Yes, girls do enjoy and can excel in STEM classes
Date: Saturday, March 7, 2020
Author: Yifan Zhang
As a girl in China, I have experienced many gender stereotypes in my life. During my childhood, I was told by the people around me that girls are naturally better at memorizing information than doing calculations and other tasks that involve a lot of thinking. I was told that girls are likely to choose humanities classes and do well, while boys are likely to succeed in science classes.
For a long time, I deeply believed what my parents and teachers had told me. I felt unconfident about the science and math classes that I took at school. When I faced challenges, I even told myself that the reason I could not do the work was because I am a girl.
However, 10 years later, as an International Baccalaureate student who is enjoying environmental science and calculus classes, I realize that such ideas are totally wrong. After I transferred to a private high school and enrolled in high-quality STEM classes, I began to change my ideas and I started to gain confidence.
The STEM subjects (science, technology, engineering and math) offer me new perspectives of looking at the world. I really enjoy learning about human biology, ecology, chemistry. One class that really changed my perspective is called Environmental Systems and Societies, which combines environmental science and biology with humanities and social sciences. I find that science is just as interesting as humanities and that we cannot analyze global issues without discussing it.
In fact, I am not planning on a STEM career. I intend to major in humanities and social sciences when I go to college, and I want to do research on gender inequality in China and how the current educational system worsens such inequality. I talk about STEM here as an example of the harmful nature of gender stereotypes. There are other examples, like boys are better at writing essays because they are more logical and boys should be the leader in club activities because they are better at making decisions. Gender stereotypes exist in many fields, not just in STEM.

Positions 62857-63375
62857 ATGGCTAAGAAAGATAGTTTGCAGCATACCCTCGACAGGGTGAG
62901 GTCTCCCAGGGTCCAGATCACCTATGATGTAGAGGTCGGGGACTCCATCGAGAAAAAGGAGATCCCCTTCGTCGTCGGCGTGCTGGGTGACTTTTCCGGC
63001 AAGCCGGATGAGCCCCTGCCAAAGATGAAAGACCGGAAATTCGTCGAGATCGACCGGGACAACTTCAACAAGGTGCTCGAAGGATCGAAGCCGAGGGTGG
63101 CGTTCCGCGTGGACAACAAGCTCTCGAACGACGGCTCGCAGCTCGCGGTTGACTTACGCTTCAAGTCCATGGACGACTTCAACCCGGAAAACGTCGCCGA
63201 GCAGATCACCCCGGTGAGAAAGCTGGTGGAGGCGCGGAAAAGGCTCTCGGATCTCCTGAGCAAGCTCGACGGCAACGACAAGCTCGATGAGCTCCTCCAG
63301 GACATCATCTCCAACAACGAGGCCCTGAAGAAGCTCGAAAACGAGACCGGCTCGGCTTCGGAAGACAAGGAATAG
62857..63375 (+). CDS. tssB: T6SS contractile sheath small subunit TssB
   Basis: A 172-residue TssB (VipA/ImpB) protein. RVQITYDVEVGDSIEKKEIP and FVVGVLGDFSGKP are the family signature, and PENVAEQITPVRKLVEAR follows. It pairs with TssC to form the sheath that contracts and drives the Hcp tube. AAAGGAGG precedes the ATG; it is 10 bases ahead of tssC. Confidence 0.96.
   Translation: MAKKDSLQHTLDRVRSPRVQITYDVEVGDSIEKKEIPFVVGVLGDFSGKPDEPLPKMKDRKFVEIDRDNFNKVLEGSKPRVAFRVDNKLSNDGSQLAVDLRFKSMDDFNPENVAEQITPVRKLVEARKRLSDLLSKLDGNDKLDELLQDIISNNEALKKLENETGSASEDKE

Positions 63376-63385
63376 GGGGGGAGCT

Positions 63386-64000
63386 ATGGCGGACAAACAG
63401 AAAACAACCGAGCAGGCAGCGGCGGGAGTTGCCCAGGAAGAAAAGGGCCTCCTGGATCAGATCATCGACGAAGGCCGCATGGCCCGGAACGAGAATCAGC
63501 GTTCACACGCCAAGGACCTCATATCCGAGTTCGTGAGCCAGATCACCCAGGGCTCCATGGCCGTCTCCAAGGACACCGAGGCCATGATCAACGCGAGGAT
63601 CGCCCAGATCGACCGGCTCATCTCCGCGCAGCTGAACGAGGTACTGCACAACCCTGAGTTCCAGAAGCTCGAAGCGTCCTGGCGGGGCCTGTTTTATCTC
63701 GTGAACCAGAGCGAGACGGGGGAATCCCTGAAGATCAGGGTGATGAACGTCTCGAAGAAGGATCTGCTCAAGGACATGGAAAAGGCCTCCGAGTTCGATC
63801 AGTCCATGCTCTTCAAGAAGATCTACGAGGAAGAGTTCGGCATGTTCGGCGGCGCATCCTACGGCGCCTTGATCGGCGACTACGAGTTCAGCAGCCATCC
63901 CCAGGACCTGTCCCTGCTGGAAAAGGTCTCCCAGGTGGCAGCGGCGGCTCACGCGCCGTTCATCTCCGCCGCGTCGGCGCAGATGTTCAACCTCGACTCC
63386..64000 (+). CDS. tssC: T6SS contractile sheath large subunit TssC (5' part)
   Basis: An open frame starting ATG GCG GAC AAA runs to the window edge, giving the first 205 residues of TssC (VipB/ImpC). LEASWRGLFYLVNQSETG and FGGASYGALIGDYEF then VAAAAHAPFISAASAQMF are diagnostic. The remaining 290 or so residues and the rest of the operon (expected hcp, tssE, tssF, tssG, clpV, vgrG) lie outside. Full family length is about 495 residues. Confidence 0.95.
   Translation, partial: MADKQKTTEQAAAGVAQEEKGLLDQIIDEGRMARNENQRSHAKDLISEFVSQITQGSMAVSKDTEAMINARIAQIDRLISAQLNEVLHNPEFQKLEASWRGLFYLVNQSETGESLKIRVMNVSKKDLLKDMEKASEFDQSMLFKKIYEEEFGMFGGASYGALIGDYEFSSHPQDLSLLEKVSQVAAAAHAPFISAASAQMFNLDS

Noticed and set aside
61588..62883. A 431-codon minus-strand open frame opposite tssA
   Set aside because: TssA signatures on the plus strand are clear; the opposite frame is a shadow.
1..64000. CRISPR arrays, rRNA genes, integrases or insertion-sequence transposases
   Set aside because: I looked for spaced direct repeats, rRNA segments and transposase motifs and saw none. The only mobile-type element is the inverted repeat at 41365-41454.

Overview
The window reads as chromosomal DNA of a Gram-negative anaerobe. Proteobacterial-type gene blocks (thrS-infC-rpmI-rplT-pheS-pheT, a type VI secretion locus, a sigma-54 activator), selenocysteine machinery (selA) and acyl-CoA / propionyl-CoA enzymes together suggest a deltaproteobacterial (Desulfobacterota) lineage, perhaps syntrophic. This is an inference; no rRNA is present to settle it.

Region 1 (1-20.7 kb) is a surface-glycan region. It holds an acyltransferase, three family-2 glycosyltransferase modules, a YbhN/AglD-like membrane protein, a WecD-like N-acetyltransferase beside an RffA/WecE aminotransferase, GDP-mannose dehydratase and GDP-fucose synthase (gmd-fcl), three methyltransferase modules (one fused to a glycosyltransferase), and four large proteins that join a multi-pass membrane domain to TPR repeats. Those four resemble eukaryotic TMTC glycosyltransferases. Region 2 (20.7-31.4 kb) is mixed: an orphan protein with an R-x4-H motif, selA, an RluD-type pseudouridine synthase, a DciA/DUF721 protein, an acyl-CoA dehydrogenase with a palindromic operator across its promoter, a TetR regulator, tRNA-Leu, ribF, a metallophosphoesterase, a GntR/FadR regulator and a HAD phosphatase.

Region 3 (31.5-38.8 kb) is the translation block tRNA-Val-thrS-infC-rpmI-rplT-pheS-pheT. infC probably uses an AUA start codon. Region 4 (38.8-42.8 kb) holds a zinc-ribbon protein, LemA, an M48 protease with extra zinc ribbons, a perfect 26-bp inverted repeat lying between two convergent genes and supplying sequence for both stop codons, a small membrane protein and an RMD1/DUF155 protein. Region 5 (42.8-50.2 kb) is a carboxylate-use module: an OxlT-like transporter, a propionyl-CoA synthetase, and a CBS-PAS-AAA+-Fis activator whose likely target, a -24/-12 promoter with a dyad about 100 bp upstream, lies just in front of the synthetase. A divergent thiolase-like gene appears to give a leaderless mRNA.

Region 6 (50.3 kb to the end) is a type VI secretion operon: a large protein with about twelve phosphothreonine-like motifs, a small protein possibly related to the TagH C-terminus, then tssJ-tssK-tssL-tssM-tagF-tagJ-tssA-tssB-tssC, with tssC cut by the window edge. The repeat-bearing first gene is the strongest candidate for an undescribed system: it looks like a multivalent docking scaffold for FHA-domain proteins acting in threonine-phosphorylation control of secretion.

I worry that these stereotypes are now so widespread that they have nearly become a norm in society that every woman should follow. And not everyone has the opportunity that I have had to realize the harmful nature of these stereotypes.
The Beijing Platform for Action says education is a powerful weapon for breaking these long-standing stereotypes.
I believe that there is an urgent need to integrate gender education into the school curriculum. It is important to show female students portraits of women who have demonstrated strength and leadership in different areas, from STEM to humanities and business. By writing stories or creating documentaries about those women, we can convince students that it is possible for them to achieve their dreams and reach their full potential. When faced with difficulties or social resistance, they will then have models to look up to.
Gender education not only empowers young women but also makes everyone in society aware of the huge potential and strength of women that has been underestimated and even ignored.
For my part, I am planning with my teacher to start a new club at the school that will encourage female students to express themselves and to practice public speaking.
It might be hard to change the situation in a short time, but just as the old Chinese saying goes, “Small steps get us to faraway places.”
Yifan Zhang, 16, is a Year 11 student at YK Pao School in Shanghai. As an advocate for gender equality and women’s rights, she is taking gender studies online courses while participating in volunteer activities after school. Recently, she founded ForHer, a non-profit project that raises funds to provide personal sanitary products to overworked female doctors and nurses in the hospitals of Wuhan.
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